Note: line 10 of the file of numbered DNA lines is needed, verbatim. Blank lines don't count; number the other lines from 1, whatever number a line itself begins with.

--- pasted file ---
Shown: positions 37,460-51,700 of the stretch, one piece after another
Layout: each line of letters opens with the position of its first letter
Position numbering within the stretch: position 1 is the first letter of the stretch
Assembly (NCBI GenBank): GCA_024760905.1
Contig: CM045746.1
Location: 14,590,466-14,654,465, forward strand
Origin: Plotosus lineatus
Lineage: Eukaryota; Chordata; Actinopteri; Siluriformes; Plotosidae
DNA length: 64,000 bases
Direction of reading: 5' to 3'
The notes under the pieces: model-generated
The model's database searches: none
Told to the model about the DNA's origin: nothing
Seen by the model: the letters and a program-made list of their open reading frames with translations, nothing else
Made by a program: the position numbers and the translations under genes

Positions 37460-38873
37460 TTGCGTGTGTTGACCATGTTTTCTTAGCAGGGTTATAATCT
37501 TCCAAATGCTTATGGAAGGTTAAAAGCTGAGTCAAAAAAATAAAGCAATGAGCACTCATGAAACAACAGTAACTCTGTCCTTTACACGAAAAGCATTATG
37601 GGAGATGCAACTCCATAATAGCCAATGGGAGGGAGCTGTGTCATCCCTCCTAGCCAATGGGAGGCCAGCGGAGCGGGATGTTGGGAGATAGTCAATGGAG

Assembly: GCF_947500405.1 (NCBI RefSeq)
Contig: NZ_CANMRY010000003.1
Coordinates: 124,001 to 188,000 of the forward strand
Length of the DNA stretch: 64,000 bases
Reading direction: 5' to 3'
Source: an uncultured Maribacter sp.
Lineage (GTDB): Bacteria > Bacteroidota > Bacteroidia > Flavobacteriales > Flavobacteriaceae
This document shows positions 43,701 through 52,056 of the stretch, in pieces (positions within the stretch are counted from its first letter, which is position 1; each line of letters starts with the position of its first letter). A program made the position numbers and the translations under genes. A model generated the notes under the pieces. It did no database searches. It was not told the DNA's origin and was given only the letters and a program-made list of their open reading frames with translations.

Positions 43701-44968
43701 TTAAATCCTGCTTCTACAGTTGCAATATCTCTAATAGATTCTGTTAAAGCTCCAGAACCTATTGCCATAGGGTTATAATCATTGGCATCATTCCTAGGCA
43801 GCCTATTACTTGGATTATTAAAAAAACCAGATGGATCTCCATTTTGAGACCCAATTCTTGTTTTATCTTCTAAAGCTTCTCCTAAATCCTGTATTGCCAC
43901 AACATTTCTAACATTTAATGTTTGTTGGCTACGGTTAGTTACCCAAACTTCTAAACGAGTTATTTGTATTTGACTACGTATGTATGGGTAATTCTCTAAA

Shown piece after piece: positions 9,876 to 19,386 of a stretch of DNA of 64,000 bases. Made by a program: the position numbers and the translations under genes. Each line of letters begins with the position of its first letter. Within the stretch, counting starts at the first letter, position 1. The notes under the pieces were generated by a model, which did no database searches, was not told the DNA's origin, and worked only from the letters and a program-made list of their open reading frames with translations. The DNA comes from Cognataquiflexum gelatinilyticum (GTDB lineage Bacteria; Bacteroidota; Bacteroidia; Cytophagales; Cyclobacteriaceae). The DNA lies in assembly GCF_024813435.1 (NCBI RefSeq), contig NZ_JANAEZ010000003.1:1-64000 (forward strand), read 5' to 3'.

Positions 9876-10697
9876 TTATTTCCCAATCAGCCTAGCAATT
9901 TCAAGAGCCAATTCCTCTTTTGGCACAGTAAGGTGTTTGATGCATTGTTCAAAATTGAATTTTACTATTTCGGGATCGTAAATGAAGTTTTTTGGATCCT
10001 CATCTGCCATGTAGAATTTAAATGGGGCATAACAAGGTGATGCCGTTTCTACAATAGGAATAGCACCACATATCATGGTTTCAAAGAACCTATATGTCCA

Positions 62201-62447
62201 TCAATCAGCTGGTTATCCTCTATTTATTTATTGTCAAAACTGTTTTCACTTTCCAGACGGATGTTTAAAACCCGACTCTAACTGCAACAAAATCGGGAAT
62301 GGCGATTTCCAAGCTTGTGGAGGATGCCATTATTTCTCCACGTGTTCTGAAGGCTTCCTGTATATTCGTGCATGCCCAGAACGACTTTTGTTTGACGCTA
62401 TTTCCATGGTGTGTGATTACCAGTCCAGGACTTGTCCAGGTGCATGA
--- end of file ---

Direction of reading: 5' to 3'